Mr. Speaker, I appreciate the words of my colleague and friend, the President of the Treasury Board. Unfortunately, the bill he is reflecting on would not do what he purports it would do. Let me give a couple of quick examples.
First, when the ethics committee was studying this bill, it made 28 recommendations. However, the Liberal-dominated committee only accepted one of those recommendations.
Second, the bill purports to strengthen the act by allowing the Information Commissioner to order access to information from ministers' offices, as well as the Prime Minister's Office. However, what the minister has not mentioned is that while the Information Commissioner may have the ability to order such requests, it does not make it mandatory for a minister or the Prime Minister's Office to respect that order.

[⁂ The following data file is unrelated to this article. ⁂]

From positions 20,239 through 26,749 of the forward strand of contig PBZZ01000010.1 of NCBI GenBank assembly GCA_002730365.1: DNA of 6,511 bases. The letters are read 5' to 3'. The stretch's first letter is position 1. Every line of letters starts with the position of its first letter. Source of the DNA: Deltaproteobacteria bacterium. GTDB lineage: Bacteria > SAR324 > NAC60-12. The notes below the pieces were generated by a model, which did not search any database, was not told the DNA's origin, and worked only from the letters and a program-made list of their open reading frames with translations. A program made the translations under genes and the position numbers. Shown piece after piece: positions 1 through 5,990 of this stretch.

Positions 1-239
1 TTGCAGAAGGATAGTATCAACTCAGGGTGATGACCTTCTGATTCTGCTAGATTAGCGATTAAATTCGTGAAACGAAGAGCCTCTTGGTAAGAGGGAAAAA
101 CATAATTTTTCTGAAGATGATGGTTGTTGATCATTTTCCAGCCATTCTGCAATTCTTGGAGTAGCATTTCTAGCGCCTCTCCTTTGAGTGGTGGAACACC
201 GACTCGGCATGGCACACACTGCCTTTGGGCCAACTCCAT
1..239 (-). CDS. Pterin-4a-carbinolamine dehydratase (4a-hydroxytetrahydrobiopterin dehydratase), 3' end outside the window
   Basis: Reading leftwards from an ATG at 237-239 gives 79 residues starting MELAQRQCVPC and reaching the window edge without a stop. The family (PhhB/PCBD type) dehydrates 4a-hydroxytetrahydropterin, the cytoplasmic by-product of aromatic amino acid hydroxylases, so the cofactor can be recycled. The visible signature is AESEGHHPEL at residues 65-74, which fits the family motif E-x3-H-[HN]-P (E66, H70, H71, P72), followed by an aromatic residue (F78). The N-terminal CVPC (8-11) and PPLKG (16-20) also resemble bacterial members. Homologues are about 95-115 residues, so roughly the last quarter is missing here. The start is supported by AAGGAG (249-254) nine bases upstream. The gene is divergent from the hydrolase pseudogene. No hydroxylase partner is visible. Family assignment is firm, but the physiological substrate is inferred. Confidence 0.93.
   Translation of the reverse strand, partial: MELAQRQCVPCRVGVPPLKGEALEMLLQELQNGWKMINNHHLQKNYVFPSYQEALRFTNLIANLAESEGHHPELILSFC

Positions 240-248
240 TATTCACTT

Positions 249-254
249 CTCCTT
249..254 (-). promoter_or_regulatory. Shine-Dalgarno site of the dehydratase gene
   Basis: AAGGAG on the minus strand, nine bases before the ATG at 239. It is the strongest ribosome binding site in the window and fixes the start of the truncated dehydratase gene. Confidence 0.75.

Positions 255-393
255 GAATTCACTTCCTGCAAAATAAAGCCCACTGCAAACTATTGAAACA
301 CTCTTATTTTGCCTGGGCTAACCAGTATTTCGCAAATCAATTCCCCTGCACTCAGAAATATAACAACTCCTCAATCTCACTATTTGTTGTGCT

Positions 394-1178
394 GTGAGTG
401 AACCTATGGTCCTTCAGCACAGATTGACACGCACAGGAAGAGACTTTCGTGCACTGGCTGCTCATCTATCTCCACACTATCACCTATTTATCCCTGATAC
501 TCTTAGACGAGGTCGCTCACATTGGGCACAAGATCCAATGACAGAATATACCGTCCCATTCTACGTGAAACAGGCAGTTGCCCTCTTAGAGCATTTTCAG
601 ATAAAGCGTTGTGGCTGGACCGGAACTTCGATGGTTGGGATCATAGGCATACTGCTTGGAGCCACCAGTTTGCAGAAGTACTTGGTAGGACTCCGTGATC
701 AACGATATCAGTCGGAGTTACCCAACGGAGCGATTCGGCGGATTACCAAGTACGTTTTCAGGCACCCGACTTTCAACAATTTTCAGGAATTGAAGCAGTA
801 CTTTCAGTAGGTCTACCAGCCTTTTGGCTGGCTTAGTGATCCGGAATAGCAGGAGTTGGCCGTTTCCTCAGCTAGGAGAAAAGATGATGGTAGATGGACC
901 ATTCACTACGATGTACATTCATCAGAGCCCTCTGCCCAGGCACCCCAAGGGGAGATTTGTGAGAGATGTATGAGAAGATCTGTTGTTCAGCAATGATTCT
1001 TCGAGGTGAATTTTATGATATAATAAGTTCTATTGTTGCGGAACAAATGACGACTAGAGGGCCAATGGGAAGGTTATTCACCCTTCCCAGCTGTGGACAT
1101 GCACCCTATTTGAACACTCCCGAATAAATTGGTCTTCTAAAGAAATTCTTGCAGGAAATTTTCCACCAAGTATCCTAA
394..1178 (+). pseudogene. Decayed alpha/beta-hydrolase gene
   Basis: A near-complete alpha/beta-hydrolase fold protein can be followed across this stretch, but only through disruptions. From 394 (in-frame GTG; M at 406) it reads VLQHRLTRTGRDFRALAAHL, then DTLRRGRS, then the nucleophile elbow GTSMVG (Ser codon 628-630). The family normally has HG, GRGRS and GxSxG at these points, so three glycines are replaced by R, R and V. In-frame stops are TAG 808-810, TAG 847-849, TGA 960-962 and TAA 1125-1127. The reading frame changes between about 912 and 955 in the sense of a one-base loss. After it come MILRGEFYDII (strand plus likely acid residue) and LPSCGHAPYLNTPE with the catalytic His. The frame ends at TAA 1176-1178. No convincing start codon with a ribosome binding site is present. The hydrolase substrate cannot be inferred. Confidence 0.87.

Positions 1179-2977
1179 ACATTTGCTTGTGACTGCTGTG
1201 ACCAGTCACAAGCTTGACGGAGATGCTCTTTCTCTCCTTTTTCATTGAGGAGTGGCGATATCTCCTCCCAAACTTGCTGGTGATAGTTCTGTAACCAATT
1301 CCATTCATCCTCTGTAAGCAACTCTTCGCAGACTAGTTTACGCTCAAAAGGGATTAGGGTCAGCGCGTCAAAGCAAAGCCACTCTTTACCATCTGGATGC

In fact, as the Information Commissioner has already pointed out, quite rightfully, had the current version of the Access to Information Act, which the government says strengthens the act, been in place during the sponsorship scandal, we would have never found out all of the illegal goings-on by the former Liberal government. Information Commissioner Legault said that if Bill C-58, in its current form, has been passed, it would have meant that journalist Daniel Leblanc, back in the early 2000s, would have been unable to get the information, which eventually led to the sponsorship scandal being unveiled to the Canadian public.
How can the minister possibly state, with any veracity, that the bill would actually strengthen access to information, when in fact all the witnesses pointed out it would do exactly the opposite?